Precisely how I forgot about this lamp for two years I'm not sure...The word "Oops" springs to mind!
electronics within the modern electronically ballasted CFL can, with a
few additional components prove an astonishingly flexible bit of
technology. While we're only used to seeing CFLs being CFLs here
- in the last year or so, self-dimming ones have started to make
appearances. Dusk-to-dawn sensors and the like are also becoming
more common, but dual light sources are less common.
case, we have a lamp which is trying to fill two very distinct roles.
Both that of a conventional low-wattage CFL, and taking over the role of a low-output night-light.
years ago, GLS glow-lamps were popular as nightlights for childrens
bedrooms or low-level nightime lighting in hospital corridors and such
on account of their relatively low cost, very long lifetimes and (at
the time) virtually neglidgeable power consumption. In their
original form, these lamps disappeared from all but the shelves of
collectors around 20 years ago, with plug-in nightlights using small
neon indicator lamps largely taking over their roles in the home, and
ballasts allowing fluorescent lamps to be dimmed or all but one or two
tubes in multi-lamp fixtures becoming more common in hospitals and
similar large buildings.
This appears to be the market
share that this lamp is going for - as there are, in addition to the
conventional fluorescent tube, two Aluminium indium gallium phosphide
(AlInGaP) LEDs, which give a low-level, deep amber glow from the lamp
When the lamp is first switched on, it behaves
as any normal 9W CFL would be expected to. It's not especially
bright, but then again, you wouldn't expect it to be really, and does
seem to take a bit longer to warm up than some lamps. However, if
you then switch it off and back on again (within 3 seconds if I
remember rightly), instead of the main lamp lighting, the lamp will
glow a deep amber colour, quite unlike anything you'll ever have seen
from a CFL before. This is due to the two LEDs which are hidden
away inside the lamp, near the base of the tube. The output of
these LEDs is a slightly more yellow colour than the output of the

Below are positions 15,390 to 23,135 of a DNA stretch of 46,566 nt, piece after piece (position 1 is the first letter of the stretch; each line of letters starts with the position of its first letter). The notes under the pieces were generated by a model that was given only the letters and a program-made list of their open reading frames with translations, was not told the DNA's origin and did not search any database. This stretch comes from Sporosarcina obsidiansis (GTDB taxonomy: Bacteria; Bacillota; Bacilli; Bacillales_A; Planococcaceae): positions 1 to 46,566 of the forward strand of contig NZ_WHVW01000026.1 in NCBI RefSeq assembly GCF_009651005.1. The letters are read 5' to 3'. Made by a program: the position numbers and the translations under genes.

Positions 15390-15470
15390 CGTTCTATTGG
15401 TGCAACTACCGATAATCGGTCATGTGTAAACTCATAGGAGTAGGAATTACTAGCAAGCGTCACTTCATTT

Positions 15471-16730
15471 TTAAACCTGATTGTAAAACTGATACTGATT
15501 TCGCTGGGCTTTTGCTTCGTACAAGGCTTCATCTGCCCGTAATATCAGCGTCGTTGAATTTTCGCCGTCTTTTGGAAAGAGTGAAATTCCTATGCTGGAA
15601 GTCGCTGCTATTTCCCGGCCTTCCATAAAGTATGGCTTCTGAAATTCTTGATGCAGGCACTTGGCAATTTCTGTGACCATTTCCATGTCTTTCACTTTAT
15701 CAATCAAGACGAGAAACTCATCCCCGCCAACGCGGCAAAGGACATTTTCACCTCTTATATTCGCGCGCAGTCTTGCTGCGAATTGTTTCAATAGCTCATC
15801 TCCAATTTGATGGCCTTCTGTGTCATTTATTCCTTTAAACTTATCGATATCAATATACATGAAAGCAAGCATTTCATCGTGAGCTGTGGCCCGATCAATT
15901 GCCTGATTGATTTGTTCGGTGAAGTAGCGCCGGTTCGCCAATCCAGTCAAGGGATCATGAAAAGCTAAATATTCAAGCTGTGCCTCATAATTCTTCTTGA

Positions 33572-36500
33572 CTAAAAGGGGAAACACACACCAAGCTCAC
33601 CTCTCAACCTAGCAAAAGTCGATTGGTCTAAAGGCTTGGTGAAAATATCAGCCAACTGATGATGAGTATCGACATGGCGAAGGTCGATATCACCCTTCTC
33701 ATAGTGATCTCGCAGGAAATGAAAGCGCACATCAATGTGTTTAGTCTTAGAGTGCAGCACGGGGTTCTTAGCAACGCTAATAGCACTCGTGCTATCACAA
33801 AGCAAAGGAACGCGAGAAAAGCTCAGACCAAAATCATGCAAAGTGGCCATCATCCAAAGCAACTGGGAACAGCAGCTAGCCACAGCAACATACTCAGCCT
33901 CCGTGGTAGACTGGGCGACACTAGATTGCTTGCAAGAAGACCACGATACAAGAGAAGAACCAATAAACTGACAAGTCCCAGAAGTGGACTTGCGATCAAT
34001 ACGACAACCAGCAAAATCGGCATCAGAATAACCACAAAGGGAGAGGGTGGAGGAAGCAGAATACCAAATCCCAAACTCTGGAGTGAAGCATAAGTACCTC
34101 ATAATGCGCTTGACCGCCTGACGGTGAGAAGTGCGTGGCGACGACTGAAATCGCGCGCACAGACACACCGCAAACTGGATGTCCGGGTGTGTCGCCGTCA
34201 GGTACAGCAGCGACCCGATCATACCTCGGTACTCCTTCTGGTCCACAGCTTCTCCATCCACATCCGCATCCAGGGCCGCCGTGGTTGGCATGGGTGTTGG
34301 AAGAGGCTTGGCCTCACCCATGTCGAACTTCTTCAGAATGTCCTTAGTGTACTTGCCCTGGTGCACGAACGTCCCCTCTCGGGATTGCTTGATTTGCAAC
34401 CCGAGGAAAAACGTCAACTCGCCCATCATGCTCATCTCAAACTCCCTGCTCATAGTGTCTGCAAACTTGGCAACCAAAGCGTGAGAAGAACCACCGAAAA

negative-glow neon lamps, but is of a similar level, so should serve
quite well as a nightlight. As for power useage, "very low"
springs to mind, around 1.2W. While the actual lamp output is
very similar, once it's stuffed inside a shade as the normal CFL will
be, that output is quite considerably attenuated in most cases...so the
thought occurs that Philips might have been better going for a bit
higher output to compensate for that.
The only slight concern I
have over this lamp is for the longevity of the LEDs. They are
situated close to the base of the lamp, right next to the lamp
electrodes, by far the hottest part of the lamp. LEDs do not like
getting too hot, it reduces both their efficiency and their projected
lifetimes. Indeed, if the lamp has been running for some time and
you switch to the LED mode, they have that characteristic "angry red"
colour of overheated LEDs of this type. Given that the CFL has a
rated lifetime of six thousand hours though, and that they cool down
quite quickly, I wouldn't think that this is actually likely to cause a
In terms of criticism, that's really limited to
two areas. The first is the price - at £7, this is an expensive
lamp, CFLs in the common wattages are readily available for less than
£1 apiece, and the plug-in nightlights can be readily be obtained in
pound stores in packs of three or four for about the same. So
while I like the fact that Phlips have done something different here, I
can't see it gaining a huge level of success to be honest, unless they
can come up with a way to reduce the cost quite a bit. The second
is more of a cosmetic observation than a criticism; mainly in that the
clear-cased LEDs used project a very clear shadow of the tube onto the
opal outer bulb, and their own beam produces a "splotchy" circle of
light there. Had LEDs with a frosted case been used, this would
have made the lamps appearance when in LED mode a fair bit "cleaner"
without really affecting the output level at all. Given that the
lamp is likely to be hidden in a shade of some description, I doubt
this is really an issue!
This particular example got dropped at
some point it appears...when that happened, I have no idea! Given
that I've got well over 200 lamps in my collection, some quite fragile
and rare, I'm very careful, so something like that happening is a bit
of a surprise. Still...it did. The plus side, is that it
gave me the opportunity to have a look at how the lamp is actually
constructed. You can clearly see in the photos below the two LEDs
situated near to the base of the tube.
It's an interesting lamp,
and proves the concept is good...but I'm not entirely convinced that it
will find its place in the market. Time will tell I suppose!